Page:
I started packing up right after taking these pictures and finishing off my drill press rebuild. This is why I was so interested in it being mobile. It was a little sad to start undoing all my hard work that got this shop to where it is. To offset that, the new garage has over twice the square footage of my current one. Lots of exciting posts to come in the future about new house renovations and shop setup. Until then, goodbye old friend!
My beloved drill press is a Craftsman from the early 90s (I think) that I snagged on craigslist. It has served me well, but is very difficult to move. Top heavy and with a small base; even small shifts in position are precarious. I am going to need to move it a lot soon, so when woot had a Bora Portamate mobile base on sale I snatched it up. I was walking the drill press out of its corner to get the base installed when disaster struck.
I tried to control it on the way down, but once it got going there was no stopping it. I didn’t get hurt but the arm that holds the table broke off. I still had a drill bit installed in the chuck, and that is what kept the table from sliding further. It bent the drill bit, but the quill appears true. I stood it up and started it spinning. No wobble of any sort that I could see. With that established I gathered up the broken parts.
Maybe a quick visit to the local welding shop would have me set right? Apparently cast iron is very difficult to weld. They were not wild about trying, and wouldn’t guarantee me any of their work. Whelp…forget that. After being really bummed for a day or two, I decided I could build up my own top table top out of the scraps I had around. I gained enough confidence to install that mobile base. It floats like a dream now!
I started with a stout piece of oak drilled to match the table arm attachment point. A drill press would have been really useful there, but I managed without. From there I built out ribs that hold the top. I made sure everything was square with respect to the drill bit before screwing them in completely.
The table top will be done with two layers. The top will have a square cutout that holds a sacrificial drill insert, and the bottom has a hole so you can push up from the bottom to remove the insert. I printed a square guide to let me cut out a 2.75×2.75 inch hole for the insert. That new plunge router lets me do all sorts of cool things.
I routed some slots for a set of aluminum t-slot guides that hold the fence in place. The fence is just two pieces of the same plywood glued back to back. I cut a dozen of the center inserts. They all got an undercut chamfer to help keep dust from letting them sit level. This table is smaller than my last, but I feel it is more functional by far. It was a good recovery, and ultimately led me to making a better drill press table.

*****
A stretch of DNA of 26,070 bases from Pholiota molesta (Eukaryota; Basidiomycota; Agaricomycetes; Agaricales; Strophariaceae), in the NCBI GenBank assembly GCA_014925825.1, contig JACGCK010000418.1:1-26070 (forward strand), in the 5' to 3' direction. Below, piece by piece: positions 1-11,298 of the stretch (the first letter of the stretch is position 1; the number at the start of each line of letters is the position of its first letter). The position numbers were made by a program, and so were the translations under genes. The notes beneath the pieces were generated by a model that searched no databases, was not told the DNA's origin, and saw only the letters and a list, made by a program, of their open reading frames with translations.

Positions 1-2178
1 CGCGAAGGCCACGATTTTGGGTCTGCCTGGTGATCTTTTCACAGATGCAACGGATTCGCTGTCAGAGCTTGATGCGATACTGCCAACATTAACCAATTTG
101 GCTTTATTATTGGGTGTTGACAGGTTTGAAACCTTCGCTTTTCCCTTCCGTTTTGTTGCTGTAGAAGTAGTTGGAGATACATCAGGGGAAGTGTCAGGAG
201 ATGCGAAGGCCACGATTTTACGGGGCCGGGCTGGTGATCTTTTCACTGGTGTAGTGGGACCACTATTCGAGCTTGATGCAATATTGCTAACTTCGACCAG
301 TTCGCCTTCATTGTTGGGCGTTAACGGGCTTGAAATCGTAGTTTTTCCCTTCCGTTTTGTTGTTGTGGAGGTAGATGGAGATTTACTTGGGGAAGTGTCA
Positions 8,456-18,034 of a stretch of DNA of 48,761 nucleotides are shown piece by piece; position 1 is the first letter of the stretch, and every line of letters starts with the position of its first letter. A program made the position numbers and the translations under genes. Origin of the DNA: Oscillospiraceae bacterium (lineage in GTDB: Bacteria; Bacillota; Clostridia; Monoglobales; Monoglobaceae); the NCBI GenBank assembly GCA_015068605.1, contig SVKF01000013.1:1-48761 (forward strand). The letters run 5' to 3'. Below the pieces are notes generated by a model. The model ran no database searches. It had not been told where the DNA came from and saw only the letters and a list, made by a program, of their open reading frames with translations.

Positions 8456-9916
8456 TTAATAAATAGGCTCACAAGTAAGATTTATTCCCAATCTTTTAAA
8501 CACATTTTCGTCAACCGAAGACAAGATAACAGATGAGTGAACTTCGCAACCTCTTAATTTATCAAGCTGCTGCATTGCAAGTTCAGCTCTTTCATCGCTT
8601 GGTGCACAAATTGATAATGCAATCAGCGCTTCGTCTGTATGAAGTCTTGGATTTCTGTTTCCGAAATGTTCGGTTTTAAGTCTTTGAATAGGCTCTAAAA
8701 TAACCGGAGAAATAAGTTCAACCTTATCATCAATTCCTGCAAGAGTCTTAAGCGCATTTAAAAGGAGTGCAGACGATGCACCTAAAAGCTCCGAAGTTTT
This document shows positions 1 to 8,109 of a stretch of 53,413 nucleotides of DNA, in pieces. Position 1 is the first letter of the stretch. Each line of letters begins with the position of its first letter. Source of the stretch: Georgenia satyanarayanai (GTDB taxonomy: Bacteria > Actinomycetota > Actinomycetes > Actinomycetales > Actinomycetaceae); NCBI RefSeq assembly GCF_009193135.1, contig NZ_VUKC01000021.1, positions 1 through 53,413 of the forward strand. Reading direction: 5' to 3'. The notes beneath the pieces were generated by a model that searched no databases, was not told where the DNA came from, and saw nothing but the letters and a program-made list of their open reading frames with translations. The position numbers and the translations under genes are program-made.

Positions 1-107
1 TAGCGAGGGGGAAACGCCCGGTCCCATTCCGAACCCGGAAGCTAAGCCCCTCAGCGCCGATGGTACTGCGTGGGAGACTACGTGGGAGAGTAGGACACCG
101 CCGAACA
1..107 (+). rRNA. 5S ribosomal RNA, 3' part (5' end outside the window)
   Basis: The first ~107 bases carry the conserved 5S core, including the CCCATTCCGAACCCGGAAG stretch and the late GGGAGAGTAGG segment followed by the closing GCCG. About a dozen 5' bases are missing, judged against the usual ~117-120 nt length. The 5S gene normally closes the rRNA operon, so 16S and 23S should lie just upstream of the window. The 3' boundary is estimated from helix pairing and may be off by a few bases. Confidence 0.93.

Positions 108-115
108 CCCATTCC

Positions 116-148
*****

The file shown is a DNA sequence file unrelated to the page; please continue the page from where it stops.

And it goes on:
I got my second publication! August 2018 edition of Popular Woodworking has this fine tip. I really like the illustration they did for it. It looks just like my picture from my post.
Professionally made zero clearance table saw inserts are an important add-on for any table saw. They make the cuts come out cleaner and ensure small scraps don’t get lodged inside the throat. They are quite expensive though. They run over 30 bucks a piece for my saw. No more, time to make my own. I bought a smallish piece of phenolic coated plywood for 40 dollars. It has enough material to make at least 8 inserts.
I started off trying to make a jig that would hold the plywood and make all the blade relief undercuts and slots for the riving knife behind the blade. It was difficult to hold everything and produced mixed results.
Eventually I just used carpet tape to tape down one of my old store bought inserts. A guide bushing on my plunge router let me remove all the area where the riving knife should be.
From there I printed a 7/16″ radius template for the tracing router bit. I could have used the already taped on insert as a template, but it had a few weird features I didn’t want copied. With a finger hole drilled in, things were starting to look right.
I need a way to level out the insert. The pocket they go in is always deeper than a 1/2″ sheet of plywood so you can raise it up to be flush with the top. I used brass threaded inserts for #6 set screws to give each one leveling feet. The set screws can be adjust from above with the insert in place.
The surface coating on this plywood is hard and very slick. A great material for fences or inserts like this. The phenolic chips like mad though. I will stick with these and have left over material, but probably not buy it again. A few coats of polyurethane and wax would be easier to work with and also reasonably slick.
Because of how high the 10″ saw blade is in the housing I had to use a 8″ dado blade to start the cut before switching back to the full sized blade. I made 4 total, and once I got the swing of things they came pretty quickly. Two will be for dado cuts, so they don’t need the riving knife slot. Hopefully this batch lasts me a few years.